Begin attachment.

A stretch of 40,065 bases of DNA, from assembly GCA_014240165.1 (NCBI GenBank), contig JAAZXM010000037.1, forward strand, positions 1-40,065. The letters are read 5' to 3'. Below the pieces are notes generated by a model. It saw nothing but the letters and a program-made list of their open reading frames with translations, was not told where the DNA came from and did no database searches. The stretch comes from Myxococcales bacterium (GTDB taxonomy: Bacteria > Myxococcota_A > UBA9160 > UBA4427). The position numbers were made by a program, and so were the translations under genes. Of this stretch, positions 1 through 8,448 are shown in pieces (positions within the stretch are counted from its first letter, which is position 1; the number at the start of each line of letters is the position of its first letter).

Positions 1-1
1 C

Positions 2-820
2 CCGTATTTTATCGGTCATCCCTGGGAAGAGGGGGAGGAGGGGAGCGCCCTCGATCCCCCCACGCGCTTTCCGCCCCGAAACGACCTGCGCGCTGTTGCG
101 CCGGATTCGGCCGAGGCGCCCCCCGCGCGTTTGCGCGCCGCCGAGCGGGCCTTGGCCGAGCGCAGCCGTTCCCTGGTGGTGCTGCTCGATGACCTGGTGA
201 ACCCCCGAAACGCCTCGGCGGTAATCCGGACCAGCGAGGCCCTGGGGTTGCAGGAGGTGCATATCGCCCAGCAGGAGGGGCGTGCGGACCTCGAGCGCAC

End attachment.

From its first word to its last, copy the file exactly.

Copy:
A stretch of 40,065 bases of DNA, from assembly GCA_014240165.1 (NCBI GenBank), contig JAAZXM010000037.1, forward strand, positions 1-40,065. The letters are read 5' to 3'. Below the pieces are notes generated by a model. It saw nothing but the letters and a program-made list of their open reading frames with translations, was not told where the DNA came from and did no database searches. The stretch comes from Myxococcales bacterium (GTDB taxonomy: Bacteria > Myxococcota_A > UBA9160 > UBA4427). The position numbers were made by a program, and so were the translations under genes. Of this stretch, positions 1 through 8,448 are shown in pieces (positions within the stretch are counted from its first letter, which is position 1; the number at the start of each line of letters is the position of its first letter).

Positions 1-1
1 C

Positions 2-820
2 CCGTATTTTATCGGTCATCCCTGGGAAGAGGGGGAGGAGGGGAGCGCCCTCGATCCCCCCACGCGCTTTCCGCCCCGAAACGACCTGCGCGCTGTTGCG
101 CCGGATTCGGCCGAGGCGCCCCCCGCGCGTTTGCGCGCCGCCGAGCGGGCCTTGGCCGAGCGCAGCCGTTCCCTGGTGGTGCTGCTCGATGACCTGGTGA
201 ACCCCCGAAACGCCTCGGCGGTAATCCGGACCAGCGAGGCCCTGGGGTTGCAGGAGGTGCATATCGCCCAGCAGGAGGGGCGTGCGGACCTCGAGCGCAC